The works gathered in this collection are especially hard-hitting passages. This is yet another example for Day 56, from Leviticus 20: "… I am the LORD your God who set you apart from the peoples.” Leviticus 20:24 Let the Reader remark with me, in the perusal of these verses, the grounds on which the Lord enjoins sanctity of life and manners, and the very strong motives in which it is founded, namely, that the Lord is the God of his people in a covenant way, and that they are his people. So that being thus distinguished as the peculiar objects of his love, reason as well as revelation seems to demand that they should be the peculiar followers of his holy law. See what Moses elsewhere saith of this, Deuteronomy 33:29. (Hawker, Poor Man's Old Testament Commentary: Genesis-Numbers, 512)
This careful juxtaposition of Biblical source material and the reflection expanding its meaning offers essential material suitable for self-study and Bible study groups alike.
C.M.H. Koenig has done the hard work of pulling out selected passages and pairing them with the thought-provoking insights of these seasoned scholars. All the Bible study student needs to do now is reflect upon and apply these meanings to their own understanding of the Bible's intentions and the progression of their own lives.
Bible students of all ages who look for daily devotionals linked to explicit Biblical passages will find this approach revealing and accessible. There is no better way to savor the Scriptures and their underlying meaning than through a well-organized study plan such as this.
*The book review is published in the December 2020 issues of:
OT Volume 1 by D. Donovan, Senior Reviewer, Midwest Book Review
Old Testament Readings & Devotionals, Volume 1 offers succinct daily devotional readings designed to encourage reflections about God's purpose, Biblical passages, Christian Old Testament readings, and the link between these words and daily life.
The passages are gathered from the early works of several major Christian devotional thinkers: authors Charles Spurgeon (1834-1892), an English Particular Baptist preacher; Robert Hawker (1753-1827), an Anglican priest; and Octavius Winslow (1808-1878), a pastor. The meat of their impact lies not only in their perspectives, but in compiler Koenig's attention to arranging their insights in a manner that lends to independent or group study of Biblical concepts using a systematic, chronological structure.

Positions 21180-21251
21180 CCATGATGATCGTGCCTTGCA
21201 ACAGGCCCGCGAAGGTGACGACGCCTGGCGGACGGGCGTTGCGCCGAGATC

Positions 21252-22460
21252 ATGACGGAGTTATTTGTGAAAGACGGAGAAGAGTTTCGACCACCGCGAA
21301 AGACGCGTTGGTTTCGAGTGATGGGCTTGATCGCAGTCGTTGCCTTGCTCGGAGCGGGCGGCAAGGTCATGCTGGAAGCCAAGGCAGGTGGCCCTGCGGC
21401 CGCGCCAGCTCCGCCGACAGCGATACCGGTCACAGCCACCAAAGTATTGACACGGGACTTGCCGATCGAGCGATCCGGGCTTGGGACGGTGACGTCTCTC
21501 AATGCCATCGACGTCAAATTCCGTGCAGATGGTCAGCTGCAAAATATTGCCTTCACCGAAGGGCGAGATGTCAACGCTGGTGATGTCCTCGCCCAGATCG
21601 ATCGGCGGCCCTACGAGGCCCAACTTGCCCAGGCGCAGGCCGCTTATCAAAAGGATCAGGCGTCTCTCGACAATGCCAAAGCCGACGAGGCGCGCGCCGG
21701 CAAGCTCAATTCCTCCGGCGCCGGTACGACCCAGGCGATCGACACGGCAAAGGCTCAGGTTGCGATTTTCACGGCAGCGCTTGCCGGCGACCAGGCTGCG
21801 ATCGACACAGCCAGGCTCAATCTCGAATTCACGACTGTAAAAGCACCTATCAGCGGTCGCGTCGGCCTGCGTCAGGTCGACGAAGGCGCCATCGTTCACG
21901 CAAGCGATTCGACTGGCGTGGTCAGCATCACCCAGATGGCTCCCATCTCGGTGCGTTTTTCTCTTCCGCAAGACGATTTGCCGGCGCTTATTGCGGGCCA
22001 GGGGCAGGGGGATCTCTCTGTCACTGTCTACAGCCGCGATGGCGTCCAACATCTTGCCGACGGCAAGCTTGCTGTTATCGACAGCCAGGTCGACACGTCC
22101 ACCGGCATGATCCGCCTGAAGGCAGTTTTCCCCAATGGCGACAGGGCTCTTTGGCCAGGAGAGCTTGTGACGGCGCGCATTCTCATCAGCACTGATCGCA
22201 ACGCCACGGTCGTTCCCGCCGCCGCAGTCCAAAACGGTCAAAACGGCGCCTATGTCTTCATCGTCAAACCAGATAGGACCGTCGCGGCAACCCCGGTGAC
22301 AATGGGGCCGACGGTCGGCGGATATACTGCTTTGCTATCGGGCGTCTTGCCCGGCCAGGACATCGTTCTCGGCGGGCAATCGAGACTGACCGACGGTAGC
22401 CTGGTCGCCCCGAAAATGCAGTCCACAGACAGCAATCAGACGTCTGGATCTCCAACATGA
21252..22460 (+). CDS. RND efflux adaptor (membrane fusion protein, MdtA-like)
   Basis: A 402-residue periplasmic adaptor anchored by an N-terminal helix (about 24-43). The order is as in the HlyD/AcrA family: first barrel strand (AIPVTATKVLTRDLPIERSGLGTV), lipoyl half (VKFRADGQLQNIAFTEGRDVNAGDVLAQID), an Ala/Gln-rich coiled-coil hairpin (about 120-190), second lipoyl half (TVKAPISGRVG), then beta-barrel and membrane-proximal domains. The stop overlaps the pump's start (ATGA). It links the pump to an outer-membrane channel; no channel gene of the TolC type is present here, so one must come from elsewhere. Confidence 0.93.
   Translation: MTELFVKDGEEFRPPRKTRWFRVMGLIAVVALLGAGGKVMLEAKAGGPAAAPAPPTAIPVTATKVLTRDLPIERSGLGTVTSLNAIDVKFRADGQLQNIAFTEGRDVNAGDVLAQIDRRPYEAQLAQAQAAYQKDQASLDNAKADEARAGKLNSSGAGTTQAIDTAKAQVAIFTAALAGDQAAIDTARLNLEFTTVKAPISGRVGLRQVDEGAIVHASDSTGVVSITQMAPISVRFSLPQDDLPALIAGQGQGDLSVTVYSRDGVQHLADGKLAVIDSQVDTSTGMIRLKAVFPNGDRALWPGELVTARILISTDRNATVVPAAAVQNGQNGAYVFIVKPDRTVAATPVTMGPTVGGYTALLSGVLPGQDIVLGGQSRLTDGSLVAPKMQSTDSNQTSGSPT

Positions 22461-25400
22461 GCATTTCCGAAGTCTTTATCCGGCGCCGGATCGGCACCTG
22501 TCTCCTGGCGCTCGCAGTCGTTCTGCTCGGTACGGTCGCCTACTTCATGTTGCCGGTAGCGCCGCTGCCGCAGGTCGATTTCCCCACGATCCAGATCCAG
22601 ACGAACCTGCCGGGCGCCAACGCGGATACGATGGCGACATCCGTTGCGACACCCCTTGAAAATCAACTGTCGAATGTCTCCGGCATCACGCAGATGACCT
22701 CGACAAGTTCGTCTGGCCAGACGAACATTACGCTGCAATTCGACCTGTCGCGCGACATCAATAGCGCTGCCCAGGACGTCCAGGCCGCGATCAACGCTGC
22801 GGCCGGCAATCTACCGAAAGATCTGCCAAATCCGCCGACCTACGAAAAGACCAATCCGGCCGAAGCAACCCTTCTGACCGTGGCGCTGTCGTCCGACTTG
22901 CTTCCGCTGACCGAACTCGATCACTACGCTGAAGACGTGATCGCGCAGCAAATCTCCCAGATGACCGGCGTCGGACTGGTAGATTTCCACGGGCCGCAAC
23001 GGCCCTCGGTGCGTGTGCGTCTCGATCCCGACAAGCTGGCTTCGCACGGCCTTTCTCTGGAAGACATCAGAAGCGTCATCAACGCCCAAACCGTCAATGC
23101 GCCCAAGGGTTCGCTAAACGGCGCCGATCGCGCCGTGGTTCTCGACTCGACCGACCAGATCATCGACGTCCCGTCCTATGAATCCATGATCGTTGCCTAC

This approach walks readers through Scriptures in a logical manner that lends to clear discussions and understanding of the concepts in Genesis and Job, the focus of this first in a projected fourteen-volume Biblical study program.
C.M.H. Koenig grew up as a missionary kid, with daily devotions lead by her parents. This places her in a unique position to gather devotions to lead others, from the first discussion of Genesis to the end of Job. The reflections from leaders of faith are wonderfully written, thought-provoking, and especially recommended for study purposes. This passage stems from the first devotion on Genesis: "No sooner is there a good thing in the world, than a division is necessary. Light and darkness have no communion; God has divided them, let us not confound them. Sons of light must not have fellowship with deeds, doctrines, or deceits of darkness. Children of the day must be sober, honest, and bold in their Lord's work, leaving the works of darkness to those who shall dwell in it forever."
In providing hard-hitting food for thought in digestible daily passages that lend to discussion and comprehension, Koenig provides Christian readers with a powerful program that advocates taking the time to thoroughly consider major Biblical passages, events, and meaning.
Those engaged in Bible study will find Old Testament Readings & Devotionals, Volume 1 an essential key to understanding the Bible in new ways that lead to better comprehension and a richer ability to absorb the true meanings of God and the Bible's stories.
Very highly recommended reading for self-study or Christian group pursuit alike, Old Testament Readings & Devotionals, Volume 1 requires only time for careful pursuit and reflection and a Christian audience interested in gaining a deeper understanding of the Bible's connections to human and spiritual affairs and aspirations.
*The book review is published in the August 2020 issues of: